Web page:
Even now, a decade later, there's a catch in the voice of Larry Bowa when he's asked about the Vet. He was the manager of the Phillies at the time. Bowa was also a Phils coach and player at the big concrete doughnut at the corner of Broad and Pattison.
"There were a lot of good memories there," Bowa said. "Obviously, winning the World Series there was the ultimate. So you're talking about tearing something down that meant a lot to a lot of people. A lot of guys spent their careers there. It wasn't fun to play on that [artificial] turf all year, but the fact is we had some good times. And, obviously, in the early '70s, we weren't real good. But to see that evolve and come out and win a World Series in that period of time, there were some good memories."
Veterans Stadium opened to great fanfare in 1971. By the time the last game was played there on Sept. 28, 2003, the perception of the multipurpose stadium had changed dramatically. It was widely derided as outdated and, compared to Oriole Park at Camden Yards and the other retro parks that sprouted in its wake, it probably was.
Still, like all stadiums, it was never about the concrete and steel. It was about the people and events. The Phillies lost that last game, 5-2, to the Braves. Rookie second baseman Chase Utley made the final out. Pat Burrell had the last Phils hit, Marlon Byrd scored the final run and Dan Plesac threw the last pitch and notched the last strikeout.
None of those facts are the takeaway from that perfect crystal-blue sunny afternoon, though. What endures is the amazingly moving hour-long postgame ceremony that followed.
It began with the strain of "Unforgettable" floating through the soft autumn air. Harry Kalas took center stage, as he had so many times before, his familiar baritone booming to the first of dozens of standing ovations. Images flickered across the giant Phanavision screen: Richie Ashburn. Bowa. Mike Schmidt. Steve Carlton. Darren Daulton. Paul (the Pope) Owens. Jim Thome. The 1980 championship team.
Owens, the architect of the first sustained run of excellence in franchise history, was brought in on a golf cart. Battling illness, it was uncertain until the last moment whether he'd be able to attend. His presence added to the aura.
Then the parade began. A flag representing each year of the stadium's existence was marched to the plate followed by one of more players representing that season. Bob Dernier (1983) slid headfirst into home plate, reprising the dramatic finish of his game-winning, extra-inning, inside-the-park home run six years later. Steve Bedrosian (1989) lay on his back and made "snow angels" on the mound. Von Hayes (1989) picked up a handful of dirt as a keepsake.
Next: Those players and coaches, 99 in all, formed an arc and a "starting lineup" of three players for each position was introduced. Allen, first base, jumped on home plate. Bowa, shortstop, jumped even higher and pumped his fist as the crowd roared. Larry Christenson, right-handed pitcher, wore the old all-maroon uniform. Danny Jackson, left-handed pitcher, did his pump-us-up routine.
Thousands of cameras recorded every minute.
Kalas led the crowd in singing "Auld Lang Syne." Then the finale, which reached for a high note ... and nailed it.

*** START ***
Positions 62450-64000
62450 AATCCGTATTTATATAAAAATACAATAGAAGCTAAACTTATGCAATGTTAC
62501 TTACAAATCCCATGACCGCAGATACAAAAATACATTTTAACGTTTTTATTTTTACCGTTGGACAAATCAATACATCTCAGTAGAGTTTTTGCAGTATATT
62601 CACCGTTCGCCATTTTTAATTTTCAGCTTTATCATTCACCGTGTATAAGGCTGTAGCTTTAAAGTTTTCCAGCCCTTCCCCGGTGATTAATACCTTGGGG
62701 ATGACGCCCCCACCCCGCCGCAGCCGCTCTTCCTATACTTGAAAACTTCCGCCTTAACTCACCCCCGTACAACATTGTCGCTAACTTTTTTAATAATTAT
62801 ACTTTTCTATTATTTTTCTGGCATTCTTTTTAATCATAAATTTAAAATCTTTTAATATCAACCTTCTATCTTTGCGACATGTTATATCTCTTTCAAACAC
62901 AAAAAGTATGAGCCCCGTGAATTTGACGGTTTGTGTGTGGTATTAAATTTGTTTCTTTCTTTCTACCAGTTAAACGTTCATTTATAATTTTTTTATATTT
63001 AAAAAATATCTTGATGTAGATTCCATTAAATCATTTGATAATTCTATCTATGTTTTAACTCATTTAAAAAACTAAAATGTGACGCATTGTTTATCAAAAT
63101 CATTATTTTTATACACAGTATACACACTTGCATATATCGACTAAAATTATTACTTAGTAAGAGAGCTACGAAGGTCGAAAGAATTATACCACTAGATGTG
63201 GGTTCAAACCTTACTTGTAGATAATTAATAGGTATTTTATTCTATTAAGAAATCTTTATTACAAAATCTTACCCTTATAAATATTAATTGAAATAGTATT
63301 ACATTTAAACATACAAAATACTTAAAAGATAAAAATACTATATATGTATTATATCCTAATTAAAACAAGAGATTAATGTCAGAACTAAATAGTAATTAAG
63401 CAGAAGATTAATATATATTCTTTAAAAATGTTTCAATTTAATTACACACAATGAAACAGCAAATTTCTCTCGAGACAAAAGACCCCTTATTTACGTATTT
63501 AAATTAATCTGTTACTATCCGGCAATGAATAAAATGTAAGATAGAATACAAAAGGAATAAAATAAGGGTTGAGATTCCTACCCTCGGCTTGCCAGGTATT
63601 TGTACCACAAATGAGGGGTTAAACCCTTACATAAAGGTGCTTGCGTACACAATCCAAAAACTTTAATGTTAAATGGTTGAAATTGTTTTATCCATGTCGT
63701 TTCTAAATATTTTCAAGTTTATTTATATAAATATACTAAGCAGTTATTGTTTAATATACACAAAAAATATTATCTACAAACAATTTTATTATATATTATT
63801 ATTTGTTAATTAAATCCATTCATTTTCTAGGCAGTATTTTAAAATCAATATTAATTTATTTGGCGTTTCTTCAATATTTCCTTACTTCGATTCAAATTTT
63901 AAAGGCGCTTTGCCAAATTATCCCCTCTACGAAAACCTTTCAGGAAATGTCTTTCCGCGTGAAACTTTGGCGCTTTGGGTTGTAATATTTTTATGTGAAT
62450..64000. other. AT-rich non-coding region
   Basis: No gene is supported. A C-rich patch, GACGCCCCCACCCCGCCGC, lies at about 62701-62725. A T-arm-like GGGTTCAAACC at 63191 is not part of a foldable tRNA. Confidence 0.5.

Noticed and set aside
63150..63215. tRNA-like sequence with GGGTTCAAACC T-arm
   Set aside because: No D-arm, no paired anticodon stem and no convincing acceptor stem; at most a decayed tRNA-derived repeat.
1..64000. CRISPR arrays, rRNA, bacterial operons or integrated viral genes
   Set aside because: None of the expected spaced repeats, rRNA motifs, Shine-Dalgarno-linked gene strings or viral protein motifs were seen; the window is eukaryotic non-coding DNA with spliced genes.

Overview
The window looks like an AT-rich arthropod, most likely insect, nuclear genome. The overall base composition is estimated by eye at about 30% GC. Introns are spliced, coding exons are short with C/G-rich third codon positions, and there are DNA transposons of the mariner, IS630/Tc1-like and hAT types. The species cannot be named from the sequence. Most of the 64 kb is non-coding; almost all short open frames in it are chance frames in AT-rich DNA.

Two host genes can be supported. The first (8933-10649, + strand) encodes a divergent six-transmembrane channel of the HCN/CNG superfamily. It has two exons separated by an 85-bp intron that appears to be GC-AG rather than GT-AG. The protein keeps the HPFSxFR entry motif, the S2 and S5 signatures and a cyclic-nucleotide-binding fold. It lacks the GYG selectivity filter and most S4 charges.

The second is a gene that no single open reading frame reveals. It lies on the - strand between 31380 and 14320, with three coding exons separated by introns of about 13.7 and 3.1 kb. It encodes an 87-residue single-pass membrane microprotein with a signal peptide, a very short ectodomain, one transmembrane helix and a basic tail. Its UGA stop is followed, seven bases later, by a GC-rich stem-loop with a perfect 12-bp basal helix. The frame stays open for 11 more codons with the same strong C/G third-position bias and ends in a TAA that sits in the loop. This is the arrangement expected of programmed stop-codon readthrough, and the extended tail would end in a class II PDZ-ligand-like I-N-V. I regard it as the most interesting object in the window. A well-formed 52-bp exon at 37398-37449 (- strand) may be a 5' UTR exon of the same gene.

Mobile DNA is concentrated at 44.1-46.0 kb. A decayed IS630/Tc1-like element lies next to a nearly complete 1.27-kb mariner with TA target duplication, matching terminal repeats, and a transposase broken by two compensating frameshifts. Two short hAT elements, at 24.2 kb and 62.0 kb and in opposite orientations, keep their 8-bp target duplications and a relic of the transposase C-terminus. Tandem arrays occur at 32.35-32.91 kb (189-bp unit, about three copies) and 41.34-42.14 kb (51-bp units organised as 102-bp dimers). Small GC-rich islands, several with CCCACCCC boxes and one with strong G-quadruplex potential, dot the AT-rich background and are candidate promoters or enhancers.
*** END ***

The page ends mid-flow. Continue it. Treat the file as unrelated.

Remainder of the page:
Carlton, the best lefty to wear a Phillies uniform, went to the mound, mimed his familiar delivery and threw a phantom pitch. Schmidt, the best player the franchise has ever called its own, stepped to the plate, took his stance, hit an imaginary home run and trotted around the bases. When he reached the plate he was greeted by Thome, whose 47 homers that year tied for the Major League lead but fell just one short of what was then Schmidt's franchise record. The men high-fived.
It was left, fittingly, for Tug McGraw to be the closer. Fighting brain cancer, he recreated the scene when he threw the fastball past Kansas City's Willie Wilson that finally won a World Series for an organization that has been around since 1883. One more time he danced to the front of the mound and raised his arms in triumph.
The players and coaches circled the field, waving to the crowd. General manager Ed Wade and Dallas Green, the manager of the 1980 team, helped Owens back to the field so he, too, could step on the plate one last time. Fireworks exploded. Kalas declared the Vet officially "Outta here!"
A total of 2,617 regular-season games, 25 postseason games and more than 500 players later, it was over.
The participants headed upstairs for a private party. An hour later, hundreds of fans still lingered, unwilling to let go. Maybe they were thinking about Kiteman or the Great Wallenda or Pete Rose making an emergency catch of a pop foul that squirted out catcher Bob Boone's glove in Game 6 of the 1980 World Series. Or any of a thousand other great moments.
Rose, a final ingredient that helped the 1980 team win it all, was notably absent. He was, and still is, barred by Major League Baseball from any role in the game as part of his plea bargain for betting on baseball while manager of the Cincinnati Reds.
A group of policeman who had protected the field had their pictures taken on the mound. The grounds crew removed the plate and pitcher's rubber.
It was a special afternoon, bathed in warmth and nostalgia.
"What I particularly remember is that my dad and I were on the field together," Amaro Jr. recalled. "He and I being on the field at the same time, that was pretty extraordinary. I don't think we were ever together in uniform. So that was a really cool memory for me."
It was a special afternoon. And it became even more special in hindsight. Both Owens and McGraw passed away before Veterans Stadium was demolished and Citizens Bank Park officially opened on April 12, 2004.